Interlocutory Injunctions in the Public Interest: The UK Supreme Court Considers When an Undertaking In Damages Is Required
In a recent decision, the UK Supreme Court considered whether public authorities, acting in fulfillment of their statutory mandate, have to give an undertaking in damages when they seek an interlocutory injunction. The case arose in the context of a share sale scheme that the Financial Services Authority (“FSA”) alleged to be a fraud, involving the sale of shares to third party investors, without an approved prospectus, in Sinaloa Gold plc (“Sinaloa”). In December 2010, the FSA initiated proceedings against Sinaloa and two other defendants. Shortly before doing so, the FSA had obtained without notice an interlocutory injunction freezing the defendants’ assets. Sinaloa had six bank accounts at Barclays Bank plc (“Barclays”).
Pursuant to the original terms of the injunction, the FSA was required to give an undertaking with respect to any costs and losses that third parties (other than the defendants) may suffer as a result of the injunction. The FSA subsequently applied to have this undertaking varied, such that the undertaking would apply only to third party costs (not third party losses). Barclays opposed the FSA’s application. Although unsuccessful at the first instance, the FSA was successful at the Court of Appeal and at the Supreme Court. The Supreme Court held that there is no general rule requiring a public authority to give an undertaking with respect to third party losses, and no particular circumstances requiring the FSA to do so in this case.
The FSA is the regulator of financial services and markets and carries out this public function pursuant to the Financial Services and Markets Act 2000 (“FSMA”). Among other things, the FSMA provides that, upon application by the FSA, the court may make a freezing order, if satisfied that a person has contravened a relevant requirement. A “relevant requirement” includes the requirement to be either authorised or exempt before carrying on a regulated activity, such as selling shares to the public. It is also noteworthy that, with respect to authorised persons, the FSMA enables the FSA to impose a freezing order without going to court and thus without having to give an undertaking in damages. In this case, the FSA had to go to court—and the undertaking issue arose—because the defendants were unauthorised. Finally, the FSMA exempts the FSA from liability in damages for any act or omission in the discharge of its functions, unless the act or omission was in bad faith or unlawful under the human rights legislation.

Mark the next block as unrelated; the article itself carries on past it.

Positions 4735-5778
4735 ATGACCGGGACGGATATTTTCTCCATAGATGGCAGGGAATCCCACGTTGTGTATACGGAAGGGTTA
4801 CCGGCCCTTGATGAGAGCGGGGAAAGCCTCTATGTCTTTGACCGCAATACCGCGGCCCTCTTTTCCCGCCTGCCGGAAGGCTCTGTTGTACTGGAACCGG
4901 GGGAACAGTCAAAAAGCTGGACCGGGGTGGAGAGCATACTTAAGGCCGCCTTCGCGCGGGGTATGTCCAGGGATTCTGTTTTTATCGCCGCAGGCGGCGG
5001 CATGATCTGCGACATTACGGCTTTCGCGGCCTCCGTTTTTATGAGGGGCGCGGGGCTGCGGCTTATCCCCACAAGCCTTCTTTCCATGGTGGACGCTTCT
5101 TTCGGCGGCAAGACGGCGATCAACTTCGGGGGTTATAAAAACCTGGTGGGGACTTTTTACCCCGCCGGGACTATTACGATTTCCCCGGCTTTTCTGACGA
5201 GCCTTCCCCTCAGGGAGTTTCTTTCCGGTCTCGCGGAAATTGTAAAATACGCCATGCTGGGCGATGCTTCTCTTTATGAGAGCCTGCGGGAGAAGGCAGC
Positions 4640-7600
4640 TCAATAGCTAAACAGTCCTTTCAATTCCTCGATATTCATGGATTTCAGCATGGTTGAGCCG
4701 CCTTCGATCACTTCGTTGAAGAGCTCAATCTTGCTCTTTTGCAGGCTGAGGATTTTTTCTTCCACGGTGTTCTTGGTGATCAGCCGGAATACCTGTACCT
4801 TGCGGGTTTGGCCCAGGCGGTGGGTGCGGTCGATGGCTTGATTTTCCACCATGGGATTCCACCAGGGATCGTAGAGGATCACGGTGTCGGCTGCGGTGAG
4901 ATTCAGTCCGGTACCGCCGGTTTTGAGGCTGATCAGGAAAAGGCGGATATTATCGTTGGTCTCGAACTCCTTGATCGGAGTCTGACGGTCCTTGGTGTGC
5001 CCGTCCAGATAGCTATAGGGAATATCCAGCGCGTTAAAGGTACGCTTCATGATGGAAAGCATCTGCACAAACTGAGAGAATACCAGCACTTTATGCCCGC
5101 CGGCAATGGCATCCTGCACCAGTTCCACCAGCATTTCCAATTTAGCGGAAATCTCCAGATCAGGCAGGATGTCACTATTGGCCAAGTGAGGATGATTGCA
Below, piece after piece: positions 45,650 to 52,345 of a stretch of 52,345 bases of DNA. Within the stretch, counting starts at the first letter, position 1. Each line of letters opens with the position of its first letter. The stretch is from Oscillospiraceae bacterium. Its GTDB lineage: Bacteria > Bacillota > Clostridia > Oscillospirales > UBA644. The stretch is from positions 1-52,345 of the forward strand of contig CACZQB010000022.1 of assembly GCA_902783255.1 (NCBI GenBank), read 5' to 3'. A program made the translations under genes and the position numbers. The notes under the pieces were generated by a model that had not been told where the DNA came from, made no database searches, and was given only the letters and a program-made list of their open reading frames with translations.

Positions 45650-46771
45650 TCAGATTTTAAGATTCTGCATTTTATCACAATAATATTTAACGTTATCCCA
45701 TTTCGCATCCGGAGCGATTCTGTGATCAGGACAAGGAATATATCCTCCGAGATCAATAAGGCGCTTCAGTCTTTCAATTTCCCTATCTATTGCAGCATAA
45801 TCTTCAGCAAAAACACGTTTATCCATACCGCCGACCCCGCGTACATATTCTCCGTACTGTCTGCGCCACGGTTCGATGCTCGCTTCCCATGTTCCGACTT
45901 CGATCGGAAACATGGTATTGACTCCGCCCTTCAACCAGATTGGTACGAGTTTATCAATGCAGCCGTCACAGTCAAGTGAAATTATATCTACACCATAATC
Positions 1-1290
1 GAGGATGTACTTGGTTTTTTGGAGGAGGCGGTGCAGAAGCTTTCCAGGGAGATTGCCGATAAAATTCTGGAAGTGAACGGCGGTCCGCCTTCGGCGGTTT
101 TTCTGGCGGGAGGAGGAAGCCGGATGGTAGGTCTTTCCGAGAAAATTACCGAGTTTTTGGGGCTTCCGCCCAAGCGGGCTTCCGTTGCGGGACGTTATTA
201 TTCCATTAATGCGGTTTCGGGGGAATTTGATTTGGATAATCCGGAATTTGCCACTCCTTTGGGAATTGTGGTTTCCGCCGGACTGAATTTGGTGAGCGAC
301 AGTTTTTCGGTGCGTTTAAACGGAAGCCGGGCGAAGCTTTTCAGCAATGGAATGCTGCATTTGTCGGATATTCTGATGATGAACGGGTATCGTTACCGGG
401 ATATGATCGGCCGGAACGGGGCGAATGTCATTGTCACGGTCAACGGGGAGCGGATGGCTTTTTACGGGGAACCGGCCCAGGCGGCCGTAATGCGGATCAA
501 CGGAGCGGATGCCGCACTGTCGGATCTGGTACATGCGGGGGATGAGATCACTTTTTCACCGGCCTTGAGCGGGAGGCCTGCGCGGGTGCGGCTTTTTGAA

The undertaking in this case was based on a standard-form undertaking that has been developed to accompany freezing orders under a UK practice direction. The language at issue is as follows:
The Applicant will pay the reasonable costs of anyone other than the Respondents which have been incurred as a result of this order including the costs of finding out whether that person holds any of the Respondent’s assets and if the court later finds that this order has caused such person loss, and decides that such person should be compensated for that loss, the Applicant will comply with any order the court may make. [emphasis added by the UK Supreme Court (para. 6)]
Although the FSA was prepared to live with the first part of this paragraph (thus preserving the undertaking with respect to third party costs), the FSA sought to delete the second, underlined part (thus removing any potential obligation with respect to third party losses). As the Court of Appeal observed in its reasons (at para. 40), the underlined part is not, strictly speaking, an undertaking to pay damages, but rather an undertaking to comply with any subsequent order that the court may make with respect to damages.